June 29, 2021
Dr. Matthew Horan is executive director of dental services at Harbor Health Services, a federally-qualified health center (FQHC) in Massachusetts. He also works part-time as a state dental director — dual roles that give him a unique perspective on how the COVID-19 pandemic has changed dentistry during the last 16 months. What’s next for the industry? Dr. Horan has some ideas about that, too.
We spoke with Dr. Horan about his experience vaccinating patients and how this has helped accelerate the movement toward medical-dental integration.
How has the pandemic affected your patients and the dental clinic at Harbor Health Services?
At Harbor Health Services, we see an excess need all the time — our dental clinic sees about 40% of the health center’s medical patients, which is a lot. Most dental clinics at other health centers see 10-15%.
While the demand has always been there, now, we’re also seeing a 20-30% increase in patients coming in with cavities due to delayed preventive care. We know we need to be focusing on prevention rather than endless treatment and the pandemic has exacerbated that.
Harbor Health Services has played a big role in Massachusetts’ vaccination distribution, including standing up three large community-based sites. What has your experience been like as a dentist distributing vaccines?
I’ve personally been giving vaccines since mid-February. At that point, we were vaccinating health care workers and the most vulnerable populations. People were clapping and smiling . . . they were so thrilled to get the vaccine. And when they realized I was a dentist, they were even more excited to tell their friends. At one site, we had a patient who was more than100 years old that came in with both sleeves torn off her shirt because she was so happy to be getting the vaccine.
As the state closes the mass distribution sites and transitions to a more community-based approach, we’re now piloting a new program that offers patients a vaccine right at the dental clinic when they come in for their dental appointment.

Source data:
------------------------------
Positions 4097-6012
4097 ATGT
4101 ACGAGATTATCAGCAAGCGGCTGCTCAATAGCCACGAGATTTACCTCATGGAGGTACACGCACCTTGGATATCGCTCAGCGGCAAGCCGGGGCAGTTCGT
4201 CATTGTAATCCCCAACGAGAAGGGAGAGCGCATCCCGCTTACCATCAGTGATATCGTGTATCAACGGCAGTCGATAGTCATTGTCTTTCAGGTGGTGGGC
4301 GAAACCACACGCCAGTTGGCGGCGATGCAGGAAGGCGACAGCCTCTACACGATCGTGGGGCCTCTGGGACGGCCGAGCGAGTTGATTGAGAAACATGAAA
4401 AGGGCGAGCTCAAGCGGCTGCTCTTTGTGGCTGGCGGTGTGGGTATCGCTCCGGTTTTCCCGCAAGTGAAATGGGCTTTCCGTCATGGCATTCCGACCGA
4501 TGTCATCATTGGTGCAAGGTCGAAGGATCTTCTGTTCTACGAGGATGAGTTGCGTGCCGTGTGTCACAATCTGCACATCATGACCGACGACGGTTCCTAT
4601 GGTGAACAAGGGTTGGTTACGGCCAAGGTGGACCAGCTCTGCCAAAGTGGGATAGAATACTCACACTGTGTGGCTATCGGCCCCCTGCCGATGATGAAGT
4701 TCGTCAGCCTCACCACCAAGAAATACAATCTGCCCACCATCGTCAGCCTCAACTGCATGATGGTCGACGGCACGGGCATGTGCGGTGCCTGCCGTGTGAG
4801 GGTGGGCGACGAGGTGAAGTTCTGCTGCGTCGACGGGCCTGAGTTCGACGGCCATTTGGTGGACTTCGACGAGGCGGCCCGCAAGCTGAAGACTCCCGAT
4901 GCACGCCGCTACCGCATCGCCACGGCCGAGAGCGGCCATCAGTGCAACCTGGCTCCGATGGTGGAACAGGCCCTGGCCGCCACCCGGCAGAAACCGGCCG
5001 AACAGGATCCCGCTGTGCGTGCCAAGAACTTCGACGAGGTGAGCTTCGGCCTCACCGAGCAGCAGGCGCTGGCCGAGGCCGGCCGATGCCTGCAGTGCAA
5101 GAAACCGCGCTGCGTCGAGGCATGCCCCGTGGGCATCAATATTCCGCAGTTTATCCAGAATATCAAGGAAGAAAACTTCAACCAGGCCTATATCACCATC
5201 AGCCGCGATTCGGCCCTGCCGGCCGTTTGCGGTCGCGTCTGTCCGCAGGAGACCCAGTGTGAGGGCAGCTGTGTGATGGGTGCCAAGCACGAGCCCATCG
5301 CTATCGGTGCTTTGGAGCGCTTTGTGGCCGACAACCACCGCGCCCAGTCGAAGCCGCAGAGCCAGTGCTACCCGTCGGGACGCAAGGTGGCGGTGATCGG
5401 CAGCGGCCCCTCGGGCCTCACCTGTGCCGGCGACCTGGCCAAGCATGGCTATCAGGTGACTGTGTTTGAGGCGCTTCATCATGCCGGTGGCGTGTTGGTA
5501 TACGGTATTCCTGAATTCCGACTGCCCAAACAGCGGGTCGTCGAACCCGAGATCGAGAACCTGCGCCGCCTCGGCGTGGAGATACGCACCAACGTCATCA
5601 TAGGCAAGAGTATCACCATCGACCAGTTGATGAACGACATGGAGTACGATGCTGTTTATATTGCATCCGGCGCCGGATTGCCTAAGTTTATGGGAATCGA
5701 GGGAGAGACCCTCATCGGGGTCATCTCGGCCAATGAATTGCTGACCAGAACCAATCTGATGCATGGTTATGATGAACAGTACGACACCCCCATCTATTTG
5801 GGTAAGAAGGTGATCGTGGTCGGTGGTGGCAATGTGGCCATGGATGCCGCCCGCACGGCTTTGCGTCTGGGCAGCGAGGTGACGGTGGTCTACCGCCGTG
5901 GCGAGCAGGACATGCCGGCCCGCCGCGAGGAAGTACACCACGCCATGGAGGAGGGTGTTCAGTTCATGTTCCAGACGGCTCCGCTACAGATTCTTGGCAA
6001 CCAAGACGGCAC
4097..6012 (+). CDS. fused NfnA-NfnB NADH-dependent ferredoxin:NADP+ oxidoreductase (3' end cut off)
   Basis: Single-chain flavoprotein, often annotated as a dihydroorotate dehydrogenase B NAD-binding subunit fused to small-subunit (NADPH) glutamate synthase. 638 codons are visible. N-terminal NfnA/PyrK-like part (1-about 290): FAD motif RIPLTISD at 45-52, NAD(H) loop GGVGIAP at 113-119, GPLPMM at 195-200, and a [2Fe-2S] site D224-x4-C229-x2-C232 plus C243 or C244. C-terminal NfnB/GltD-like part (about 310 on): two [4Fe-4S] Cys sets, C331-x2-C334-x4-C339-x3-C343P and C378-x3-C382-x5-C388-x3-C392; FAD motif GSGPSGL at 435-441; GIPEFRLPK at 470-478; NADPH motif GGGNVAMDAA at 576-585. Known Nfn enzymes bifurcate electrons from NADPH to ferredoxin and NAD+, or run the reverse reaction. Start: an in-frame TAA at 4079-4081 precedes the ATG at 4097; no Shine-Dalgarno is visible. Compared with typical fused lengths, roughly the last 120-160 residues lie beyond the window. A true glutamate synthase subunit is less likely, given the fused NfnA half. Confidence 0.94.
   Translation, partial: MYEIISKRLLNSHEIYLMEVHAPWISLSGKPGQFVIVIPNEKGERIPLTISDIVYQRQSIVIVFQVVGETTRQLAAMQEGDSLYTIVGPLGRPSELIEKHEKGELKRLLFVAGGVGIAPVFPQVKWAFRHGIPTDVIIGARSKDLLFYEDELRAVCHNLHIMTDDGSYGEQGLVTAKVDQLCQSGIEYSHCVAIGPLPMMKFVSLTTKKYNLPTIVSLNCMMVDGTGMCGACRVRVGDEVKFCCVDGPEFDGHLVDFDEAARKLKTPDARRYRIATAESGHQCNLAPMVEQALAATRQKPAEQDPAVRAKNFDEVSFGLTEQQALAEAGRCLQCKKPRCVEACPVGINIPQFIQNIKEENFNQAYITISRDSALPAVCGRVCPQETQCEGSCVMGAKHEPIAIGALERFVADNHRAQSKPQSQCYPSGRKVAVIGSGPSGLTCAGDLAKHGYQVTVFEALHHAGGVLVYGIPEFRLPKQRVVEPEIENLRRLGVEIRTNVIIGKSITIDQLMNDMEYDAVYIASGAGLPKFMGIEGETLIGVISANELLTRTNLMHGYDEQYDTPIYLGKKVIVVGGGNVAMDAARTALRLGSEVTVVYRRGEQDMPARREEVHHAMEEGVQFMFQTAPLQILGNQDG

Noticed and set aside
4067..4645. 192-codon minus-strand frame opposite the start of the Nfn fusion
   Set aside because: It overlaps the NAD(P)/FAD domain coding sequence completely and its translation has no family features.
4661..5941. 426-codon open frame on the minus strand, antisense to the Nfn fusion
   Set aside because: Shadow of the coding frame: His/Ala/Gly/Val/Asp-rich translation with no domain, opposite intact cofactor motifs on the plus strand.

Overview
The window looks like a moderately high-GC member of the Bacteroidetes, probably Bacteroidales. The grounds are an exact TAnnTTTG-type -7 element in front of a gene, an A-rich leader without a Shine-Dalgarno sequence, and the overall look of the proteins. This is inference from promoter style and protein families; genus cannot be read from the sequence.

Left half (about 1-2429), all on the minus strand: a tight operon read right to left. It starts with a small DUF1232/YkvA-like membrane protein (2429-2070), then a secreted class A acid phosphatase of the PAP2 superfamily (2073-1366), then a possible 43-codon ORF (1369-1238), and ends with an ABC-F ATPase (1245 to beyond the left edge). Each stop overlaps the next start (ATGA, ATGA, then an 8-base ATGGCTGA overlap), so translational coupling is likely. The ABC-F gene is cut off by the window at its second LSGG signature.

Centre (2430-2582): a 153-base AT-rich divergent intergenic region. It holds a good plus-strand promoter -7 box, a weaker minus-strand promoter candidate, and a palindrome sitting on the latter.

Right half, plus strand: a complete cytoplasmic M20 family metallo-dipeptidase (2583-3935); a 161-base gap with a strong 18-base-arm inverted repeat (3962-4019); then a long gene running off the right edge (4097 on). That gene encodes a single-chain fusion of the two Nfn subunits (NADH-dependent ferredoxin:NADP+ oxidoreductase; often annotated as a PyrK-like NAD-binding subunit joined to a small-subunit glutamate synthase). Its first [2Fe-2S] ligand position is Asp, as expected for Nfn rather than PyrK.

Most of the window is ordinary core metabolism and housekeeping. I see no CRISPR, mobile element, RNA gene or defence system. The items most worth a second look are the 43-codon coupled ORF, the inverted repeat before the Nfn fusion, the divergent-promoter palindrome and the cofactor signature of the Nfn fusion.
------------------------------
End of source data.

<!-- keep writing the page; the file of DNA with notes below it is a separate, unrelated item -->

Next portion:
Has vaccine hesitancy been a factor in your experience, and do you think dentists can play a unique role in mitigating that?
Dentists are an important access point because many of our patients might not have a medical home at all, but we typically see dental patients 2-3 times a year, so we can review their vaccination status and provide guidance.
There is a lot of misinformation out there and as dentists we can, and should, be a trusted source for our patients. Whether helping them understand where to get reliable information or addressing concerns about how it might impact other health conditions, being able to answer questions as a trusted source opens the door to more people getting vaccinated.
The practice of providing vaccinations as part of a routine oral health visit is an example of medical-dental integration. Do you see this as a catalyst toward more integrated care going forward?
The pandemic has led to rapid regulatory changes that allowed for an environment of crazy care innovation — telehealth and vaccine delivery are just a couple of examples.I do think that in the near future, vaccines, more generally, will become an established part of comprehensive dental care in the same way that monitoring blood pressure is now. Diabetes screening, rapid HIV testing, and depression screening are just a few examples. There are lots of ways we can help out on the dental side. Vaccines are just the tip of the iceberg of where we can collaborate as health systems.
Editor’s note: read more about Dr. Horan and the vaccine pilot at Harbor Health Services in the post Why Vaccines Could Signal a Future of Integrated Care.